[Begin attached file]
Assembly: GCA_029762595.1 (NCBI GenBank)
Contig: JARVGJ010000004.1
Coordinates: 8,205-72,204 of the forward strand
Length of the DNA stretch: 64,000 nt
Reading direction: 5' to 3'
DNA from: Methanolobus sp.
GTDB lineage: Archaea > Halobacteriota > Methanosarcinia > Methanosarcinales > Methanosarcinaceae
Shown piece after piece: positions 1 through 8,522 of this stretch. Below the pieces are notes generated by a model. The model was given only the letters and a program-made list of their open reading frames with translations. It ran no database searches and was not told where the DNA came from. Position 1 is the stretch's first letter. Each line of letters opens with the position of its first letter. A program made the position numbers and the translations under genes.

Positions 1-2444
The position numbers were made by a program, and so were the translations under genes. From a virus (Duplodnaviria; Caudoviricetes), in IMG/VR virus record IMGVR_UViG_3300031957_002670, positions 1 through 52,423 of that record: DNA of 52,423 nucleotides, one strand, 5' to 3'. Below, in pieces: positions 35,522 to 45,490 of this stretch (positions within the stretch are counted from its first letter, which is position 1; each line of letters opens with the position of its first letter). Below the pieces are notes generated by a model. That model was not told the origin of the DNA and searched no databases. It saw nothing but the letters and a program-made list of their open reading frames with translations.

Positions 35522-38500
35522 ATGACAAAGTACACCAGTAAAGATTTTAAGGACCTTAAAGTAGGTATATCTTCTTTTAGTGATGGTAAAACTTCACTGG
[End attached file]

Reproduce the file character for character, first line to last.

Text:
Assembly: GCA_029762595.1 (NCBI GenBank)
Contig: JARVGJ010000004.1
Coordinates: 8,205-72,204 of the forward strand
Length of the DNA stretch: 64,000 nt
Reading direction: 5' to 3'
DNA from: Methanolobus sp.
GTDB lineage: Archaea > Halobacteriota > Methanosarcinia > Methanosarcinales > Methanosarcinaceae
Shown piece after piece: positions 1 through 8,522 of this stretch. Below the pieces are notes generated by a model. The model was given only the letters and a program-made list of their open reading frames with translations. It ran no database searches and was not told where the DNA came from. Position 1 is the stretch's first letter. Each line of letters opens with the position of its first letter. A program made the position numbers and the translations under genes.

Positions 1-2444
The position numbers were made by a program, and so were the translations under genes. From a virus (Duplodnaviria; Caudoviricetes), in IMG/VR virus record IMGVR_UViG_3300031957_002670, positions 1 through 52,423 of that record: DNA of 52,423 nucleotides, one strand, 5' to 3'. Below, in pieces: positions 35,522 to 45,490 of this stretch (positions within the stretch are counted from its first letter, which is position 1; each line of letters opens with the position of its first letter). Below the pieces are notes generated by a model. That model was not told the origin of the DNA and searched no databases. It saw nothing but the letters and a program-made list of their open reading frames with translations.

Positions 35522-38500
35522 ATGACAAAGTACACCAGTAAAGATTTTAAGGACCTTAAAGTAGGTATATCTTCTTTTAGTGATGGTAAAACTTCACTGG